*headdesk* Oh, the other semi-useful thing I'd originally meant to post but forgot: Harold McGee has a fairly detailed scientific description of caramelization in On Food and Cooking-- I can't find either of my copies at the moment and there are substantial differences between the 1st/2nd editions of the book, but it's a sufficiently important concept that it should be in both of them. It starts by breaking apart individual sucrose molecules into its two components, glucose and fructose, and then the heat starts to scramble them around into reacting with each other to form other different stuff.

#53 ::: Debbie ::: (view all by) ::: December 21, 2010, 04:20 PM:

Jacque @45 - "If you pause (or let any water in the pan while it's cooling—or hold your mouth wrong), It Will Sugar....Which will, of course precipitate the Heat Death of the Universe. Or something. Never did figure out what."

Hot fudge sauce, that's what! That's what we always used sugared fudge for, sometimes making it that way deliberately.

#54 ::: Sylvia ::: (view all by) ::: December 21, 2010, 04:21 PM:

Mary Aileen @51: that's a really good point. I only have a small blister on my finger (I had to move to a room with brighter lighting to be able to show my wounds to anyone else!) so really I got off lightly.

Still, very silly of me not to think it through.

On the bright side, the peanuts are only slightly over-cooked and the brittle is tasty and just a tiny bit sticky.

#55 ::: David Harmon ::: (view all by) ::: December 21, 2010, 06:20 PM:

I often test-feel above a food or suspect implement, slowly closing in from a couple of inches to a quarter-inch or so before actually touching. I find that steam and/or radiant heat give me plenty of warning....

#56 ::: Kevin Reid ::: (view all by) ::: December 21, 2010, 07:25 PM:

Speaking of radiant heat, the light bulb in a refrigerator is an interesting object: it feels hot until you touch it.

#57 ::: Paula Helm Murray ::: (view all by) ::: December 21, 2010, 07:44 PM:

re fudge 'sugaring', Alton Brown did a whole program on it and Shirley Corriher showed how to fix it with corn syrup and explained the chemistry of it.

#58 ::: gaukler ::: (view all by) ::: December 22, 2010, 12:10 AM:

Harold McGee on microwave nut brittle

[URL edited by JDM. If I guessed wrong, gaukler, please say so.]

#59 ::: Cally Soukup suspects spam ::: (view all by) ::: December 22, 2010, 12:15 AM:

The link provided in 58 doesn't do what it says.

#60 ::: Clifton Royston ::: (view all by) ::: December 22, 2010, 12:20 AM:

I think that's not spam, but an occasional poster who forgot to change the "" in the example tag to where it should be pointing.

#61 ::: Tom Whitmore ::: (view all by) ::: December 22, 2010, 12:21 AM:

Actually, I suspect a munged url; given the name of the url it's going to (url dot com), this seems likely.

#62 ::: Cally Soukup stands corrected ::: (view all by) ::: December 22, 2010, 12:22 AM:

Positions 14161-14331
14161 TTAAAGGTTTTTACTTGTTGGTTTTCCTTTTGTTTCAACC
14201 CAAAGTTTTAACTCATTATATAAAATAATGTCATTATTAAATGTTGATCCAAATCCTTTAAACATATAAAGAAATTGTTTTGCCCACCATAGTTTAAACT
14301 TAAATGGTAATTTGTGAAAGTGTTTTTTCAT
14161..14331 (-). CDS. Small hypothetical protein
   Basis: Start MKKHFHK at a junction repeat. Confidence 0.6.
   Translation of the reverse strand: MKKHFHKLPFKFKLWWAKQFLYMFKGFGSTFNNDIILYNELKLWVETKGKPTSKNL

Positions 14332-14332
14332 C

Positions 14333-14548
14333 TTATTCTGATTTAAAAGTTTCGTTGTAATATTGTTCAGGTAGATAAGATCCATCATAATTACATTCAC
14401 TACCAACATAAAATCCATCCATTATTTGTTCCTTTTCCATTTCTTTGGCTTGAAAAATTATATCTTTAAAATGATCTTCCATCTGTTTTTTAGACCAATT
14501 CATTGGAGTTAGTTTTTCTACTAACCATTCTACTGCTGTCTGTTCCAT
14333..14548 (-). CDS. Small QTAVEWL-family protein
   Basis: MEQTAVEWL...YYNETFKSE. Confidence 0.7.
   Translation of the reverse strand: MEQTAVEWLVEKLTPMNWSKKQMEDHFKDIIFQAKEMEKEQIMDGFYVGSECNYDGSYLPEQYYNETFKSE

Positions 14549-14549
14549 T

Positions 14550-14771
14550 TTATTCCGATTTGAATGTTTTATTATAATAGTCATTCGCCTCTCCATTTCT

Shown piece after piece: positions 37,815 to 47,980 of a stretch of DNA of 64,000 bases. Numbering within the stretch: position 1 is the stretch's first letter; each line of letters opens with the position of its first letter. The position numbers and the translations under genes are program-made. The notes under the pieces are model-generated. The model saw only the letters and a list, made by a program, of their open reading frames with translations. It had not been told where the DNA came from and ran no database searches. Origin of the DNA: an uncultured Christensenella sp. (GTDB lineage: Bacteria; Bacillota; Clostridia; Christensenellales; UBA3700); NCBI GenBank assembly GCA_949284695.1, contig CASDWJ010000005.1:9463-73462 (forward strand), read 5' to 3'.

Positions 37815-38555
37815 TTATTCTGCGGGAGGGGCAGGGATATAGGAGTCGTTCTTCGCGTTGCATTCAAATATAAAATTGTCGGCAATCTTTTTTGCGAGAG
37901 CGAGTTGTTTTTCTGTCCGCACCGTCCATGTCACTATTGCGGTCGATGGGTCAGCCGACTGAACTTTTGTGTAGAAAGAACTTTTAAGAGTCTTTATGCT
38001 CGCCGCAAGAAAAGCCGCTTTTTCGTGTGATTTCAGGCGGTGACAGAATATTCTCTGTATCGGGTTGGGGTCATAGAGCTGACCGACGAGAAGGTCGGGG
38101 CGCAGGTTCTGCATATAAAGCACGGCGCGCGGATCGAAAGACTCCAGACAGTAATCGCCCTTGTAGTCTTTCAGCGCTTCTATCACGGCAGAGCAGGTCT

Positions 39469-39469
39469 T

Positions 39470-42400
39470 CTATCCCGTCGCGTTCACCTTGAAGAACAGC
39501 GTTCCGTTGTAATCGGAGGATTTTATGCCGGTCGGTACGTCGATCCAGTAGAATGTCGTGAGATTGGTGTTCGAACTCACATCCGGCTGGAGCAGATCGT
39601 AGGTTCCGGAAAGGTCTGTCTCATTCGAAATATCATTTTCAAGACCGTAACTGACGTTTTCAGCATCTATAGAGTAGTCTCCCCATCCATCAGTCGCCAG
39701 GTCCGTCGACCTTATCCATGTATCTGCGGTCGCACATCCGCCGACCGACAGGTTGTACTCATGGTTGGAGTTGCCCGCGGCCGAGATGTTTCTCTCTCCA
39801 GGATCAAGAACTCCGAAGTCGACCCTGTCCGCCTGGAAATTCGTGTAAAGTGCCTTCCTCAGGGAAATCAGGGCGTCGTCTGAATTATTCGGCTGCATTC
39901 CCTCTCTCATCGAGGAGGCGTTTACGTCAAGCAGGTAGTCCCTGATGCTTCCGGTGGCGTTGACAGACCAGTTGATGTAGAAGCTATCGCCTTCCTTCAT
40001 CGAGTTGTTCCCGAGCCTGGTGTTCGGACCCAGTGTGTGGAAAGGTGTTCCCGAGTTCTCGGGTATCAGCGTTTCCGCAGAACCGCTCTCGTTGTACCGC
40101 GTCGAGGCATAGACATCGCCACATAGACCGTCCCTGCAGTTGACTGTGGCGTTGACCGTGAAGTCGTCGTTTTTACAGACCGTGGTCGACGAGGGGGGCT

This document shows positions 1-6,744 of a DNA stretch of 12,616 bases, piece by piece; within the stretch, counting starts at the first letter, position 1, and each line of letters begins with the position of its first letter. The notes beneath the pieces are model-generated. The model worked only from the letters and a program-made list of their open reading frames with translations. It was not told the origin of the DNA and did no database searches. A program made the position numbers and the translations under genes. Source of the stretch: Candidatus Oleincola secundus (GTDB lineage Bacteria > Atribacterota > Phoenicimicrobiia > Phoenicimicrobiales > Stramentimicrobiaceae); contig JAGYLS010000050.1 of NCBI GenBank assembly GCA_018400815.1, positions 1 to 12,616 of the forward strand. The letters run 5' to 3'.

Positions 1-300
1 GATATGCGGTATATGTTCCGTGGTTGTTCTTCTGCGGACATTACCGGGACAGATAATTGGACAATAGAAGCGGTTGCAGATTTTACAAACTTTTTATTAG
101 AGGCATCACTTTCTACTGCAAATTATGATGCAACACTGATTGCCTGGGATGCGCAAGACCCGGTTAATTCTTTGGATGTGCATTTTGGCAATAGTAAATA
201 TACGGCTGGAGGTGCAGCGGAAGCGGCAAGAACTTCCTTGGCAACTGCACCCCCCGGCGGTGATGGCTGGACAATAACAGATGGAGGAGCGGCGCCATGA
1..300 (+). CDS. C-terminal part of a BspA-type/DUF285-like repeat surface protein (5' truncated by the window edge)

Then again, the poster has a history here; it's probably just a malformed URL. Sorry about that, gaukler!

#63 ::: Linkmeister ::: (view all by) ::: December 22, 2010, 02:48 AM:

The link in #58 goes to a recipe which is nearly identical to the one I linked to in #4.

#64 ::: Jacque ::: (view all by) ::: December 22, 2010, 12:15 PM:

Debbie @53: Hot fudge sauce, that's what!

Well, yes, we know that now. :)

I went through a "fudge period" where I'd make a little tiny batch of fudge every day (1/8 quantities for recipe above). Additionally, I think I have some grasp of the physics of the process which my dad didn't have. As a result, I actually developed a reasonably good feel for the process, and will often make variants to serve different functions—such as topping ice cream.

Fudge generally happened in our house, at most, maybe twice a year. It was an interesting revelation that a lot of the mystery and drama derived from simple lack of familiarity.

Which was actually a good Life Lesson: if something seems complicated and scary so you don't do it very often, it continues to be complicated and scary.

If, however, you do it frequently and pay attention, it becomes just another skill that's either rusty or honed.

Now if I could just bring that insight to bear on other things—like, say, job-hunting.

#65 ::: gaukler ::: (view all by) ::: December 22, 2010, 12:47 PM:

Thanks for fixing the link. Someday I'll manage to get the correct HTML.

#66 ::: P J Evans ::: (view all by) ::: December 22, 2010, 11:17 PM:

One of my co-workers brought us peanut brittle today. From the size of the pieces, it seems to have been home-made. (Also delicious!) I gat a certain amount of amusement from explaining to the guys in the next cube that it's mostly sugar and peanuts, and the sugar is cooked at a lot higher temperature than they think.

#67 ::: Zack ::: (view all by) ::: December 23, 2010, 02:35 PM:

#52, #42 et preq.: I grew up in drought-ridden Southern California. I went to college in New York, in the late nineties. At that point, my university's chemistry department still used sink aspirators for vacuum in all undergraduate labs. I was completely horrified at the waste of water, but was eventually convinced that New York did not have the drought problem. My inner environmentalist still shivers a little, though. (Couldn't they at least have used greywater?)

Later, I was at a different university, whose chemistry department was under 24/7 monitoring by the EPA and the state water board because of a few too many incidents where chlorinated hydrocarbons turned up in their waste water; the scuttlebutt was, water aspirators used for rotovapping of solutions in carbon tet were the prime cause. (Not that there's really any good way to dispose of used carbon tet.)

I recall Chad Orzel doing a series of posts on lab-grade vacuum pumps, categorized as noisy, dirty, both, or neither.

#68 ::: David DeLaney ::: (view all by) ::: January 17, 2011, 04:48 AM:

And don't forget (ObSF) the love, every third stir.


#69 ::: David Harmon ::: (view all by) ::: January 23, 2011, 09:23 PM:

David DeLaney #68: But I like having a beard! ;-)

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#71 ::: Stefan Jones suspects spam ::: (view all by) ::: October 09, 2014, 12:54 AM:

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#72 ::: Mary Aileen sees old spam ::: (view all by) ::: July 07, 2016, 11:38 AM:

#70 is undeleted spam